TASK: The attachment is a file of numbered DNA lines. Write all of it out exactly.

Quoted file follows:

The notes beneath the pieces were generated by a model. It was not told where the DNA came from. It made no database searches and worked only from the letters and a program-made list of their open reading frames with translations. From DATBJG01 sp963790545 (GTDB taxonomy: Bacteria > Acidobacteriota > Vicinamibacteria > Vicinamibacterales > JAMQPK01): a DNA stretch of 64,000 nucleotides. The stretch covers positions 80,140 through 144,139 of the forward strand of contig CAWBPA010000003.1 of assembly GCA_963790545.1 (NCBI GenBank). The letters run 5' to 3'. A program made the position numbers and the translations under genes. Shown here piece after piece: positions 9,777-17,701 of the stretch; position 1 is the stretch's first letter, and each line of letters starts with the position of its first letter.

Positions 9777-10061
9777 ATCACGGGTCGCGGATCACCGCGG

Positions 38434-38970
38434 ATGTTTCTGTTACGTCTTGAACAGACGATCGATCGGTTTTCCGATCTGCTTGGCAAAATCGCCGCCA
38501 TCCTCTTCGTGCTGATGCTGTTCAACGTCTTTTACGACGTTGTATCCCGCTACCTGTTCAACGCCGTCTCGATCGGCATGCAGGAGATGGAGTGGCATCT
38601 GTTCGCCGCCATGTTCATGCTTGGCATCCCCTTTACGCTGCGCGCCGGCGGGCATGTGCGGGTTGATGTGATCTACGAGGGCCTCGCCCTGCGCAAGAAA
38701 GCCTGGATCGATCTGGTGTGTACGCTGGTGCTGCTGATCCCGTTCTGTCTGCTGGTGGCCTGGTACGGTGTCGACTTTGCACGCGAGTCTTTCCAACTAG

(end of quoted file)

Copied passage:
The notes beneath the pieces were generated by a model. It was not told where the DNA came from. It made no database searches and worked only from the letters and a program-made list of their open reading frames with translations. From DATBJG01 sp963790545 (GTDB taxonomy: Bacteria > Acidobacteriota > Vicinamibacteria > Vicinamibacterales > JAMQPK01): a DNA stretch of 64,000 nucleotides. The stretch covers positions 80,140 through 144,139 of the forward strand of contig CAWBPA010000003.1 of assembly GCA_963790545.1 (NCBI GenBank). The letters run 5' to 3'. A program made the position numbers and the translations under genes. Shown here piece after piece: positions 9,777-17,701 of the stretch; position 1 is the stretch's first letter, and each line of letters starts with the position of its first letter.

Positions 9777-10061
9777 ATCACGGGTCGCGGATCACCGCGG

Positions 38434-38970
38434 ATGTTTCTGTTACGTCTTGAACAGACGATCGATCGGTTTTCCGATCTGCTTGGCAAAATCGCCGCCA
38501 TCCTCTTCGTGCTGATGCTGTTCAACGTCTTTTACGACGTTGTATCCCGCTACCTGTTCAACGCCGTCTCGATCGGCATGCAGGAGATGGAGTGGCATCT
38601 GTTCGCCGCCATGTTCATGCTTGGCATCCCCTTTACGCTGCGCGCCGGCGGGCATGTGCGGGTTGATGTGATCTACGAGGGCCTCGCCCTGCGCAAGAAA
38701 GCCTGGATCGATCTGGTGTGTACGCTGGTGCTGCTGATCCCGTTCTGTCTGCTGGTGGCCTGGTACGGTGTCGACTTTGCACGCGAGTCTTTCCAACTAG